Minister instructs schools to enrol all undocumented children

A Rwandan asylum seeker told GroundUp she has been to the Western Cape Metro North Education District, but officials refused to help her enrol her child without a study permit. Western Cape education department spokesperson Bronagh Hammond said the province was busy drafting its circular for schools.
A Rwandan asylum seeker told GroundUp she has been to the Western Cape Metro North Education District, but officials refused to help her enrol her child without a study permit. Western Cape education department spokesperson Bronagh Hammond said the province was busy drafting its circular for schools.
Image: GroundUp/Tariro Washinyira

Following a ruling by the Eastern Cape high court (Grahamstown) on December 12 that schools should admit undocumented children, the department of basic education has now issued a circular instructing schools to comply.

On Tuesday, minister Angie Motshekga sent a circular for provincial education departments, heads of provincial government sections, district directors, school governing bodies, school principals, all South African schools and governing body associations to follow the precedent set by the court.

Judge president Selby Mbenenge ruled that the education department could not remove or exclude “children, including illegal foreign children, already admitted, purely by reason of the fact that the children have no identity document number, permit or passport, or have not produced any identification documents”.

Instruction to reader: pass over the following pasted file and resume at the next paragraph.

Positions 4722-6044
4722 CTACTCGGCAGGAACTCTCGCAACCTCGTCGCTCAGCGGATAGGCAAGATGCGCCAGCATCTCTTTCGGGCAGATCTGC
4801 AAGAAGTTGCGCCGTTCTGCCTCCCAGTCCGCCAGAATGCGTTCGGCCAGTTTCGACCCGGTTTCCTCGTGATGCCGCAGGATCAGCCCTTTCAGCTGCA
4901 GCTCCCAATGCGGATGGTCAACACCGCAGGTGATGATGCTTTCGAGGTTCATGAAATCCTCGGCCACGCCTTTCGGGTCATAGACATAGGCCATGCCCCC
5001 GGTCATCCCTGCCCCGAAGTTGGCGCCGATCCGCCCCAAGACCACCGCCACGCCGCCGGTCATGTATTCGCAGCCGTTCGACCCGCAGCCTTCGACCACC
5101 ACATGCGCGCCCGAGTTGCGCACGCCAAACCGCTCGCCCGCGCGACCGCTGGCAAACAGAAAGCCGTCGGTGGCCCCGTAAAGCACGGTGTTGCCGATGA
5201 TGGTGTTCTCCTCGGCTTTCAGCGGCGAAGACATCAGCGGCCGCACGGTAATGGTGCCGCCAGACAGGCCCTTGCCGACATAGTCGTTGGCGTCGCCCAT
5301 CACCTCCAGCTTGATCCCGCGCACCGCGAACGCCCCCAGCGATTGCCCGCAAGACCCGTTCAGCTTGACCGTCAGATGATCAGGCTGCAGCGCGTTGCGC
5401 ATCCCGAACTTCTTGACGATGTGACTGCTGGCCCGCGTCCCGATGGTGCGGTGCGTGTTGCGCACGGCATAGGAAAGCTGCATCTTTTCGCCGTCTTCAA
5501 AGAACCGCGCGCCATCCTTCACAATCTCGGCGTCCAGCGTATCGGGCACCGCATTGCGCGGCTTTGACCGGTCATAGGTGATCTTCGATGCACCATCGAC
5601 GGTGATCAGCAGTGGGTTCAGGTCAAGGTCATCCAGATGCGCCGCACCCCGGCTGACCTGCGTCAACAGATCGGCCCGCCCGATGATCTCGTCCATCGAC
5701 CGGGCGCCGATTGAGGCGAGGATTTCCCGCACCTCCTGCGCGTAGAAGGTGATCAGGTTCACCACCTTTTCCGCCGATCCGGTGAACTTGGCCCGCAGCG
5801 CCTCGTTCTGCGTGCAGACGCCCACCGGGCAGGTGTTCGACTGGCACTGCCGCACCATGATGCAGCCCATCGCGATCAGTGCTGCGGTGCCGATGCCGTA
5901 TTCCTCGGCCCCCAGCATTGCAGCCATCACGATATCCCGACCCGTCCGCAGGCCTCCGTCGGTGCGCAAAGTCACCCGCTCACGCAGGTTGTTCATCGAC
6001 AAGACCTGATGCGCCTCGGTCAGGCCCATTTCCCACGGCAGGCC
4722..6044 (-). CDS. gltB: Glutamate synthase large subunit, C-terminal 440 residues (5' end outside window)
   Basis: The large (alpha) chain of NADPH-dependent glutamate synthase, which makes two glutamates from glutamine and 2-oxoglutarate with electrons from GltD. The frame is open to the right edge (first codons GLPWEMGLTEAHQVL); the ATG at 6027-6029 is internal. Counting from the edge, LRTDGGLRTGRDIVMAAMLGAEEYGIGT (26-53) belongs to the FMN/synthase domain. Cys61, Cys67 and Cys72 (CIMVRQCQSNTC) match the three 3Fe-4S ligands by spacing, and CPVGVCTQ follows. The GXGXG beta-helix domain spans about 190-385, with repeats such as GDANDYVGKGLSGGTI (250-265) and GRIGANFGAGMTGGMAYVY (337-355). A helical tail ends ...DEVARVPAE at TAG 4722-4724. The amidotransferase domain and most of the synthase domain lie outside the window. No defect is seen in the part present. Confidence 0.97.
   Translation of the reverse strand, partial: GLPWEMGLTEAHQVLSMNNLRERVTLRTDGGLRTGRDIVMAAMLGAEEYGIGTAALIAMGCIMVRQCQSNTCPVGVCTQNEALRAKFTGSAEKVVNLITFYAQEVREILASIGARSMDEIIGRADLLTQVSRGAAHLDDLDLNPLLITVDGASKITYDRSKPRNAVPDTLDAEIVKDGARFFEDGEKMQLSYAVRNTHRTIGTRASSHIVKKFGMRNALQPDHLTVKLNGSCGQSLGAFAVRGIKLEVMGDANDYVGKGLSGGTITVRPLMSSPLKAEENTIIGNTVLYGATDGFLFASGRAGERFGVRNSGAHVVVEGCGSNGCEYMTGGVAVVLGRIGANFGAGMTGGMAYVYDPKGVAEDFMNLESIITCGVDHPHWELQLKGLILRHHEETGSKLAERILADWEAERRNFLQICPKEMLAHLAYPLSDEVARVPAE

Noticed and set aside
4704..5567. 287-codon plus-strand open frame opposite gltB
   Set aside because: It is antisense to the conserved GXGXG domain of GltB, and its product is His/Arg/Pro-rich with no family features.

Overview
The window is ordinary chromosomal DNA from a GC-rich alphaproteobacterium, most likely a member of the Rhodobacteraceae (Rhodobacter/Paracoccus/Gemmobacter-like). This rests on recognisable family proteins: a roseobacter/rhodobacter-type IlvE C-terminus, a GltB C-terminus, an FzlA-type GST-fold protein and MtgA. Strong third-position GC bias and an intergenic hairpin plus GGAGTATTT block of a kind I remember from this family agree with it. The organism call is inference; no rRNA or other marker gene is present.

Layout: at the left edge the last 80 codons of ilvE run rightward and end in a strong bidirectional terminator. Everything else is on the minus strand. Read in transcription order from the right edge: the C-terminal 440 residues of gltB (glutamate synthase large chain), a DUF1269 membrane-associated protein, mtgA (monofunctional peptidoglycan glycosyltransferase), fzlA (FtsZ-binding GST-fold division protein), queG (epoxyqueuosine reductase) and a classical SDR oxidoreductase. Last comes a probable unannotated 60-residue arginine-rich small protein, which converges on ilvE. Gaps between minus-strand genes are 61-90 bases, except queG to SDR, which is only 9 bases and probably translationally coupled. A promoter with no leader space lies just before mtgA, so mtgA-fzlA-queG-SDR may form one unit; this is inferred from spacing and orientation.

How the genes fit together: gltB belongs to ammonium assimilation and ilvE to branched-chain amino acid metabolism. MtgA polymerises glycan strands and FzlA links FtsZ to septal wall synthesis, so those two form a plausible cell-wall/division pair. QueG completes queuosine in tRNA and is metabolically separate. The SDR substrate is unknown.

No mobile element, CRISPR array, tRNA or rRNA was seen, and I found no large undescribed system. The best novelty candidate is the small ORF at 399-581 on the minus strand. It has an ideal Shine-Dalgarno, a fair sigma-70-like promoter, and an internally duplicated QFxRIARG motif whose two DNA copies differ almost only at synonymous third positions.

However, at the start of this school year, GroundUp found schools that were still turning away undocumented immigrant children despite the ruling and a previous circular sent in July last year by the acting director-general of the department of basic education SG Padayachee instructing public schools to accept undocumented children conditionally while their parents try to obtain documents.

Spokesperson for the African Diaspora Forum, Amur Sheikh, said: “We hope to see the full implementation of the circular. We will also be visiting schools that have been known for making admission difficult for migrant children.”

This article was first published by GroundUp.


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